An “anomaly” that followed shortly after a successful launch on Monday–one that seemingly set the stage for the first soft landing of a spacecraft on the Moon in more than 50 years–brought an ambitious space mission carrying human remains to a premature end yesterday.
Shortly after separating from a United Launch Alliance (ULA) rocket early Monday morning, Peregrine, a lunar lander built by Pittsburgh-based space company Astrobotic, began to receive telemetry data from NASA’s Deep Space Network, as its avionics, propulsion, and control systems all began to power on.
As Peregrine reached its fully operational state, everything appeared to be on track for the spacecraft as it began its ascent toward the Moon.
Then, something unexpected happened.
Shortly after entering its operational state, “an anomaly occurred” as the Peregrine team became aware of a system malfunction that prevented them from being able to control the spacecraft’s ability to achieve a stable sun-pointing orientation.
“The team is responding in real time as the situation unfolds,” read a mission update posted on the company’s X account, “and will be providing updates as data is obtained and analyzed.”
As the Peregrine team worked to try and determine the cause of the problem, the situation began to look increasingly dire. All indications pointed to a complication arising from the spacecraft’s propulsion system which, if confirmed, would likely end Peregrine’s mission before it ever came close to landing on the lunar surface.
“As the team fights to troubleshoot the issue, the spacecraft battery is reaching operationally low levels,” the company wrote in a subsequent update yesterday at 11:04 AM. As the spacecraft was nearing a brief communication outage, an improvised attempt to reorient the spacecraft’s solar panels was undertaken, aiming to point them toward the Sun.
Following the reestablishment of communication with the spacecraft, the team learned that their attempt to point Peregrine’s solar array toward the Sun had been successful, allowing the spacecraft’s battery systems to charge as the Peregrine team’s Mission Anomaly Board worked to try and determine what was affecting the spacecraft.
Soon, it became evident that the anomaly had occurred due to a failure within the spacecraft’s propulsion system.
“We are grateful for the outpouring of support we’re receiving,” Astrobotic wrote in another candid mission update, thanking the community of professionals within the space industry who “unite in the face of adversity.”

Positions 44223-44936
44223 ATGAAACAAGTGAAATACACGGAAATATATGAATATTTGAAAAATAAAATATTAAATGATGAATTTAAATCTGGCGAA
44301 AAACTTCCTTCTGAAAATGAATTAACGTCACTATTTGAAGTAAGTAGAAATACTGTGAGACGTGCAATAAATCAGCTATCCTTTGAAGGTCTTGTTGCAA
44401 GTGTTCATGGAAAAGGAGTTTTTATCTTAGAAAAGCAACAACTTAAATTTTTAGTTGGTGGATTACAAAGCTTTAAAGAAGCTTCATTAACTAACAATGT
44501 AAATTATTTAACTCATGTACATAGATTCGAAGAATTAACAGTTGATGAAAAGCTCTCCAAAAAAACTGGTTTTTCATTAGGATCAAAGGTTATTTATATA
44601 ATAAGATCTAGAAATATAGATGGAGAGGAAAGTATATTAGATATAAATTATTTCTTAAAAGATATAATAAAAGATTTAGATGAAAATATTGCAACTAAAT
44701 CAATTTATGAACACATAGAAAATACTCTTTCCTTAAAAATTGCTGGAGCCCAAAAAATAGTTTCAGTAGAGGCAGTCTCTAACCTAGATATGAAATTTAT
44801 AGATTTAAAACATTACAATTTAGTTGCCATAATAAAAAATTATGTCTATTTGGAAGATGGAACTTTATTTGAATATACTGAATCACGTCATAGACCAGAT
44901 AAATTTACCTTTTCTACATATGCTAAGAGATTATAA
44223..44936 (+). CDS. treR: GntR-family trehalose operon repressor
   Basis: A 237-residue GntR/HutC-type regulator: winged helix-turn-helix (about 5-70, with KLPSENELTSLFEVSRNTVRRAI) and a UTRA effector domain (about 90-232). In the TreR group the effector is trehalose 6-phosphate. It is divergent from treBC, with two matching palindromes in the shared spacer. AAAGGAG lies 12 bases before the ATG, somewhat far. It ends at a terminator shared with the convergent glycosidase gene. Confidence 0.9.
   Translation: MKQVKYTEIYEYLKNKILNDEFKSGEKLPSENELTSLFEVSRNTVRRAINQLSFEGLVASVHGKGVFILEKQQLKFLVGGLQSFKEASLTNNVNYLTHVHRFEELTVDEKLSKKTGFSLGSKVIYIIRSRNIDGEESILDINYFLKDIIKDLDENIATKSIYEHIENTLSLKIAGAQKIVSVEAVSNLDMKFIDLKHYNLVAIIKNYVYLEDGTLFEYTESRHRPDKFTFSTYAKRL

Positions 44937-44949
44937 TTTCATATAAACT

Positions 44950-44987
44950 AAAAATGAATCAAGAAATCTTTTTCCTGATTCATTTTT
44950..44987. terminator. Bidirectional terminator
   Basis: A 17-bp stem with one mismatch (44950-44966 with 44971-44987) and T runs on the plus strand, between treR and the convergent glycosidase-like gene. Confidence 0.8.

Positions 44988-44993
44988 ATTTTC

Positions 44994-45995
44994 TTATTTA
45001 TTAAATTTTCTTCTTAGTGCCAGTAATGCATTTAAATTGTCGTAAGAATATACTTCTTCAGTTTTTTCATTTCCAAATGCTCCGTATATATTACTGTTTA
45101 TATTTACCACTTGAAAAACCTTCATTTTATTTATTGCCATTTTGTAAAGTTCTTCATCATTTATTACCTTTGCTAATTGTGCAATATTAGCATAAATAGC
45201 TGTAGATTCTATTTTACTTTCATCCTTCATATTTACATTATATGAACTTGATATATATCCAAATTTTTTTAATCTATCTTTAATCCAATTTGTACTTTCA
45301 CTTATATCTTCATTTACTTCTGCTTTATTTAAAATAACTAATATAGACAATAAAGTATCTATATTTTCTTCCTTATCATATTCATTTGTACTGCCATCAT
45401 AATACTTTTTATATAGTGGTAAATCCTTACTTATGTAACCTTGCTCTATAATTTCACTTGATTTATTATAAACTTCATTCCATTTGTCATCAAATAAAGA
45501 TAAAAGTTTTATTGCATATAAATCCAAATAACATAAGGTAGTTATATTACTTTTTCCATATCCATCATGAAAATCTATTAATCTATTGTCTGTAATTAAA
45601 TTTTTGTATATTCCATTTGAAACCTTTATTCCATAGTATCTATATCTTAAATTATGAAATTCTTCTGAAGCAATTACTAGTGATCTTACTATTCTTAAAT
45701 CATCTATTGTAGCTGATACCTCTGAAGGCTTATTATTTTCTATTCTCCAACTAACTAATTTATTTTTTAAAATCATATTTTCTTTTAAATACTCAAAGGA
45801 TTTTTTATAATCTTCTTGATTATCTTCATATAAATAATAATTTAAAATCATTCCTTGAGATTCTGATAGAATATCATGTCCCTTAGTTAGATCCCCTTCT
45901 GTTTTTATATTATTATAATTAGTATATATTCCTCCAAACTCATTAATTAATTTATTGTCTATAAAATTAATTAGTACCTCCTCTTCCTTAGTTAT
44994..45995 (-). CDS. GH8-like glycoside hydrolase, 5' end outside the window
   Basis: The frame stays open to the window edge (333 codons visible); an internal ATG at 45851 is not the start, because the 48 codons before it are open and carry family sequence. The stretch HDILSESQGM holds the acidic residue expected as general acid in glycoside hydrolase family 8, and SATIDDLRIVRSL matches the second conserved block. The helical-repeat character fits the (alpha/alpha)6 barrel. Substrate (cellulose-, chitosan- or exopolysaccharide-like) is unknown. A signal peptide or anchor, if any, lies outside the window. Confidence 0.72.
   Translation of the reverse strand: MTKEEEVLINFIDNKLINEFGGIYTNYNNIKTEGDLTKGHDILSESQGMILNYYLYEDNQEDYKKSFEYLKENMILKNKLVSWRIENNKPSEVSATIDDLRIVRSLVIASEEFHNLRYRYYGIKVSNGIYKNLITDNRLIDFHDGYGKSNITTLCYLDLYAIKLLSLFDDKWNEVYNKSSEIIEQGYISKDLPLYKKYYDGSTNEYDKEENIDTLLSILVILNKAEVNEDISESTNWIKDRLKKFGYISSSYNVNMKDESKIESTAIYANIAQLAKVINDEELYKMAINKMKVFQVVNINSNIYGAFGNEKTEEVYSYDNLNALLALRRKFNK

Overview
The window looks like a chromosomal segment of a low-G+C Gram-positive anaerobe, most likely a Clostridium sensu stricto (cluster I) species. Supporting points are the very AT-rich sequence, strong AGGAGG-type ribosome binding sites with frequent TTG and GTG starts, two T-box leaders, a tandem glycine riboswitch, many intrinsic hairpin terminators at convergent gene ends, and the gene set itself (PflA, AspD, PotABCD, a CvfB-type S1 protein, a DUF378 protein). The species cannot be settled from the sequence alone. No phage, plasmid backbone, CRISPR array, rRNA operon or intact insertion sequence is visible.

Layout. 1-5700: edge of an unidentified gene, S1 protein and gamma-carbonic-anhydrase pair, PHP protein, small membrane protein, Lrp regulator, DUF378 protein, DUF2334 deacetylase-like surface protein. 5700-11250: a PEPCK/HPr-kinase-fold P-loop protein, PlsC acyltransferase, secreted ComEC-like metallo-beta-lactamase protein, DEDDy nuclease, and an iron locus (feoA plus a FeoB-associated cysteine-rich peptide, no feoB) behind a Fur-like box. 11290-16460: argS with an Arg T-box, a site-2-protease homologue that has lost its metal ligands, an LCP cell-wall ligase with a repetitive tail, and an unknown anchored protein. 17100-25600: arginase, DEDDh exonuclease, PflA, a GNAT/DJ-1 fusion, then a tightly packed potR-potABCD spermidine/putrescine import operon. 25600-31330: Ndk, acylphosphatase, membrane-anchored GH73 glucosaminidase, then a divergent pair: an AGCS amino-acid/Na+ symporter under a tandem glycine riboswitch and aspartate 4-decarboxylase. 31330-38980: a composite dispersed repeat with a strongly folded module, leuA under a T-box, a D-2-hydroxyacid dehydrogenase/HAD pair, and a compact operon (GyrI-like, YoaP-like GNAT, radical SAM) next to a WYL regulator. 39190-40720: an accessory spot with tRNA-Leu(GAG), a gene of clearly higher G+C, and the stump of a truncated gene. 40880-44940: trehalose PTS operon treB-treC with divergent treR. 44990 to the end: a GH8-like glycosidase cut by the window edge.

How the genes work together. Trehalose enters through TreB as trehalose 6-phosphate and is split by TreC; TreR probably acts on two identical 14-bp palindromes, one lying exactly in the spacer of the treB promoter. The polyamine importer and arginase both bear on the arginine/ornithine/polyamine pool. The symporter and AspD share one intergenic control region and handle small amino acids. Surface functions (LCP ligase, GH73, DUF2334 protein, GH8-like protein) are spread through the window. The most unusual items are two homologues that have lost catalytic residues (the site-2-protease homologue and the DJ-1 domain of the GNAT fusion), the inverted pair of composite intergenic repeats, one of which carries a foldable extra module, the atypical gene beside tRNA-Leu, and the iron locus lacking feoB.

Hours later at 4:12 PM, Astrobotic released an image from Peregrine, captured from the camera positioned above the spacecraft’s payload deck which provided additional confirmation that a propulsion system anomaly was the root cause behind the lander’s precarious condition.
(1/4) We’ve received the first image from Peregrine in space! The camera utilized is mounted atop a payload deck and shows Multi-Layer Insulation (MLI) in the foreground. pic.twitter.com/dUuu0Idz8K
With its solar array pointing toward the Sun, the spacecraft nonetheless was able to charge its battery, and the Peregrine team continued to carry out payload and spacecraft operations with the existing power stores.
“At this time, the majority of our Peregrine mission team has been awake and working diligently for more than 24 hours,” Astrobotic wrote in a subsequent update. “We ask for your patience as we reassess incoming data so we can provide ongoing updates later this evening.”
Shortly after 9:15 PM Eastern Time, Astrobotic shared what would be its final mission update of the day, confirming that an “ongoing propellant leak” had been causing Peregrine’s Attitude Control System (ACS) to malfunction, pushing its thrusters “to operate well beyond their expected service life cycles to keep the lander from an uncontrollable tumble.” Peregrine was given a best-case scenario of being able to maintain operations within a stable sun-pointing state for around 40 hours.
With the mission now effectively doomed, Astrobotic announced its aim was to continue to move Peregrine as close to the Moon as possible. However, once the spacecraft lost its ability to maintain its sun-pointing position, it would lose power at some point well before it reached its intended destination.
Still aboard the ill-fated spacecraft are several payloads that rank among some of the most unique ever to be sent to space. The cremated remains of humans that include several cast members from “Star Trek,” as well as DNA from former U.S. presidents, were all on board at the time the anomaly occurred, and presumably will remain adrift in space after Peregrine ceases operations.
The failed mission also raises significant questions for NASA, casting doubts on whether the American space agency will be able to safely rely on commercial partners to aid in reaching its scientific goals, particularly in advance of its plans to send humans back to the Moon in the years ahead.
Despite the mission failure, many took to social media to thank the company for its transparency on Monday as the propulsion system anomaly removed any possibility that Peregrine’s fuel stores would allow it to reach the Moon.
The transparency is top notch and highly respectable. Kudos. And good luck with anything y’all can salvage from this mission.
“Appreciate the prompt and transparent updates!” wrote another of the company’s followers on X, who added that it was “unfortunate that we have approximately 40 hours left but nevertheless, to get to this point is still a great accomplishment!”
As of Tuesday morning, no additional updates had been shared by Astrobotic on the company’s website or on social media.